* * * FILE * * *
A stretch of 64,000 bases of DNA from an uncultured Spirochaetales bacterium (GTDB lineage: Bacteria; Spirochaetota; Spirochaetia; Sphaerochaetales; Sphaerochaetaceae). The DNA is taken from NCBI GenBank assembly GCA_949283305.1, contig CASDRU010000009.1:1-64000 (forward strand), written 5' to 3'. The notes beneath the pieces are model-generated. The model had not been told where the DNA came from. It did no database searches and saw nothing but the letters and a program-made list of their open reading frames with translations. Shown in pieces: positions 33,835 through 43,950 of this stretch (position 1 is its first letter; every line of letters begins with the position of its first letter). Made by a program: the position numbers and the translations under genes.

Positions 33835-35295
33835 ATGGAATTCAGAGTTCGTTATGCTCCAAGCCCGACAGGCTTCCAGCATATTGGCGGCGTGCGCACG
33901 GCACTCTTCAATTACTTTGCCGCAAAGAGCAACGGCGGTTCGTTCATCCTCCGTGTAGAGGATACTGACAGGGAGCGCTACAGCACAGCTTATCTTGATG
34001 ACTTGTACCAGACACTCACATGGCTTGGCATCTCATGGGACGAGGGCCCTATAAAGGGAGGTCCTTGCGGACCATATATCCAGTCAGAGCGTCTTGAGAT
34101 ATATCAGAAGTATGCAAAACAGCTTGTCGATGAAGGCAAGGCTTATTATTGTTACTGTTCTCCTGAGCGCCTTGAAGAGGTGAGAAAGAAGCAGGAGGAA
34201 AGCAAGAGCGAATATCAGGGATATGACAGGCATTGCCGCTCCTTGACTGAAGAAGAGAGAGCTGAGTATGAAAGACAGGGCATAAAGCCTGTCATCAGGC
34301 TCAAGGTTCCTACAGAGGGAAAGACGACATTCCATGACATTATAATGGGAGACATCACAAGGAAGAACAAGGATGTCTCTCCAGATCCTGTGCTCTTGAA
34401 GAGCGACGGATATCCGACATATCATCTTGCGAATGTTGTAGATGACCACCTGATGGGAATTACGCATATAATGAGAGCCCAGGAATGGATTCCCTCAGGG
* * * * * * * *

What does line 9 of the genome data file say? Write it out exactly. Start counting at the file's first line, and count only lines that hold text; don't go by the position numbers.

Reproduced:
34401 GAGCGACGGATATCCGACATATCATCTTGCGAATGTTGTAGATGACCACCTGATGGGAATTACGCATATAATGAGAGCCCAGGAATGGATTCCCTCAGGG